Johns Hopkins University President Ronald J. Daniels today shared a detailed and comprehensive report on the university's ongoing and forthcoming efforts to address race, diversity, and equity across the institution, a significant step in what Daniels described as an "important conversation."
In a message to faculty, staff, and students, Daniels encouraged members of the university community to review the JHU Roadmap on Diversity and Inclusion and provide feedback, either online, via email, or at public meetings. A final version reflecting broad input and endorsed by university trustees and deans is expected to be published in the fall.
"Diversity of thought, people, and experiences is central to the excellence of our work, and to our education, research, and service missions," Daniels said.
"[This roadmap] reflects the urgency in our community around racial injustice, and also implicates the challenges of equity and diversity faced by many groups across our campuses. It affords an opportunity to engage these important issues as a community, and to solicit input and ideas from throughout Johns Hopkins as we move toward a final plan."
The roadmap targets four key goals:
- Achieving greater diversity of membership in the JHU community
- Improving opportunity for JHU community members of all backgrounds
- Enabling robust engagement with diverse viewpoints
- Fostering a climate of respect
The 39-page draft document includes an overview of existing activities and newly announced plans in six areas: faculty, students, staff, education, climate, and community building. It pertains to all Johns Hopkins divisions and campuses, a community made up of more than 35,000 faculty and staff members and more than 23,000 students.
Actions outlined in the report include a thorough reexamination of current university statements related to diversity and inclusion. A committee will gather input from the JHU community and draft a new overarching statement of principles.
Other previously unannounced plans include:
Adding new positions within JHU's schools and Homewood Student Affairs to support programs focused on issues of diversity
Making a new, mandatory session on cultural competency part of an ongoing fall orientation program for incoming undergraduates
Convening a meeting of department chairs to discuss best practices and protocols for recruiting and retaining diverse faculty
Creating a Homewood Diversity Council for representatives from the Krieger School of Arts and Sciences and the Whiting School of Engineering to focus on issues of particular interest to those divisions
Ensuring that students have a voice to influence university policy and programming with standing seats on the Diversity Leadership Council
Those items build on a long and wide-ranging list of existing and recently announced efforts related to diversity and inclusion at Johns Hopkins. They include:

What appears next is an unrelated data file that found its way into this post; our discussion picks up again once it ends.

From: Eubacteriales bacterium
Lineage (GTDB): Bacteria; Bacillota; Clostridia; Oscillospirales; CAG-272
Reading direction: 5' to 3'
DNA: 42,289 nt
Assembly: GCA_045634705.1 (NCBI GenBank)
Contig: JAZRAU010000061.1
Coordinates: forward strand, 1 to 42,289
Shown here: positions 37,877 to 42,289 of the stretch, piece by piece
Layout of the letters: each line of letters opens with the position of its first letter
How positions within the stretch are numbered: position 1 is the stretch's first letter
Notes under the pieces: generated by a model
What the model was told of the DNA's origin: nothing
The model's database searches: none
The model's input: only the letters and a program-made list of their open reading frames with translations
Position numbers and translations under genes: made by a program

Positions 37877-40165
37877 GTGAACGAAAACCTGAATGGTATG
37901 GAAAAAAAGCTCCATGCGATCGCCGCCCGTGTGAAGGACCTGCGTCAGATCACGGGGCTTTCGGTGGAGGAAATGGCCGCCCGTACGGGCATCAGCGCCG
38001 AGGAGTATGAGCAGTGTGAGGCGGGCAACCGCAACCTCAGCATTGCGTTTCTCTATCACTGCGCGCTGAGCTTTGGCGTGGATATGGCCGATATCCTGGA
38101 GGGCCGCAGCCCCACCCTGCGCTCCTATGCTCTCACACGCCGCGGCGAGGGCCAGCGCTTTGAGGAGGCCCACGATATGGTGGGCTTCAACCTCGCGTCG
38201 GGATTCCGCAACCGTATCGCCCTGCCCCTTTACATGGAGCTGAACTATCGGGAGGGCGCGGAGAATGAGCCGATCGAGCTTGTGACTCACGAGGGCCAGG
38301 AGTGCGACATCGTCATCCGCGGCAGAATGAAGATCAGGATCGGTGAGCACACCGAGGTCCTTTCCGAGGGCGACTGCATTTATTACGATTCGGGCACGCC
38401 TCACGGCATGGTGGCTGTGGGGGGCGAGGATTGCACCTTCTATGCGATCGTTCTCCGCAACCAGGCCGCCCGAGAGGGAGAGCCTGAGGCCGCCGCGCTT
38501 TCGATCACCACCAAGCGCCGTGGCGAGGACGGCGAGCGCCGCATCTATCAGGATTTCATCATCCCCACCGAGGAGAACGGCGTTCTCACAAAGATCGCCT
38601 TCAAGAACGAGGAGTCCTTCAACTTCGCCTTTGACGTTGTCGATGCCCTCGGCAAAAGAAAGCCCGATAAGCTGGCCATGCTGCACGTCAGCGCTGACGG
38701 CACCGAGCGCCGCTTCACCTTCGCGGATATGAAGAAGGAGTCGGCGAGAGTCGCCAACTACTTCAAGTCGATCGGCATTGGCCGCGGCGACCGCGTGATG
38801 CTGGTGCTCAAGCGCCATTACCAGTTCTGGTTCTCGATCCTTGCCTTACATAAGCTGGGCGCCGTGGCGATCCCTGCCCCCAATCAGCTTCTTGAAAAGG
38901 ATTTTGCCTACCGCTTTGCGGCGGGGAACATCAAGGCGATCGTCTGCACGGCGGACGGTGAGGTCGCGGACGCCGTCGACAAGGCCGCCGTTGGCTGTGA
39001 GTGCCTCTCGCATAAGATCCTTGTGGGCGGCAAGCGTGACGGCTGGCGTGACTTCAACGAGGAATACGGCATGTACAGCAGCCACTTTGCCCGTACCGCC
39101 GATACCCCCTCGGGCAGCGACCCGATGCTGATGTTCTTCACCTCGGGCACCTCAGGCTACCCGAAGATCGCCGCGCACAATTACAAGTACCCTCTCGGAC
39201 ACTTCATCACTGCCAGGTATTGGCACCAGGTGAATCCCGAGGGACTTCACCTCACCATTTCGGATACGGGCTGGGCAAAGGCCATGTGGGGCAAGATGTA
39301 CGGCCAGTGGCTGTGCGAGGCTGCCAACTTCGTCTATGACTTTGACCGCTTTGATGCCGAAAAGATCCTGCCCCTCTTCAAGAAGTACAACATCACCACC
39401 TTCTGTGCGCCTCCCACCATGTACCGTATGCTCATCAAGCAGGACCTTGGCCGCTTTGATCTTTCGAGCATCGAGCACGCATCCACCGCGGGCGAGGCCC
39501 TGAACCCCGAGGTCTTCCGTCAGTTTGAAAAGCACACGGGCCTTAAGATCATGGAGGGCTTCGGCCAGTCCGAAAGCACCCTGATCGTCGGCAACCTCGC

The Faculty Diversity Initiative, a five-year, $25 million effort to support recruitment and hiring of diverse faculty that was announced November
Student recruitment practices that put an emphasis on attracting students from diverse backgrounds
The creation of five new faculty positions connected to the university's Center for Africana Studies
Efforts to increase collaboration among—and awareness of diversity-focused programs offered by—the Office of Multicultural Affairs, the Office of LGBTQ Life, the Office of Gender Equity, and Campus Ministries
The release of the roadmap comes three months after a campus protest led by JHU's Black Student Union, during which student leaders presented Daniels with a list of demands related to issues ranging from faculty diversity and hiring practices, to cultural competency, to concerns about harassment and hate speech.
At an open forum scheduled in response to those concerns, Daniels pledged to take a closer look at the issues raised by the students and said the university community would work together to determine how to take the next, necessary steps. He reiterated that sentiment in a letter that introduces the draft roadmap.
"The concerns raised by the BSU afforded an opportunity for a broad examination of current issues of diversity here at Johns Hopkins," Daniels said.
"We cannot expect that we will agree easily or unanimously on the best approach to every issue brought forward through this conversation. … But, on our path to a more inclusive community, I trust that we will create an environment in which we can have forthright and robust conversations and open debate about who we are, where we've been, and how we want to progress as a community."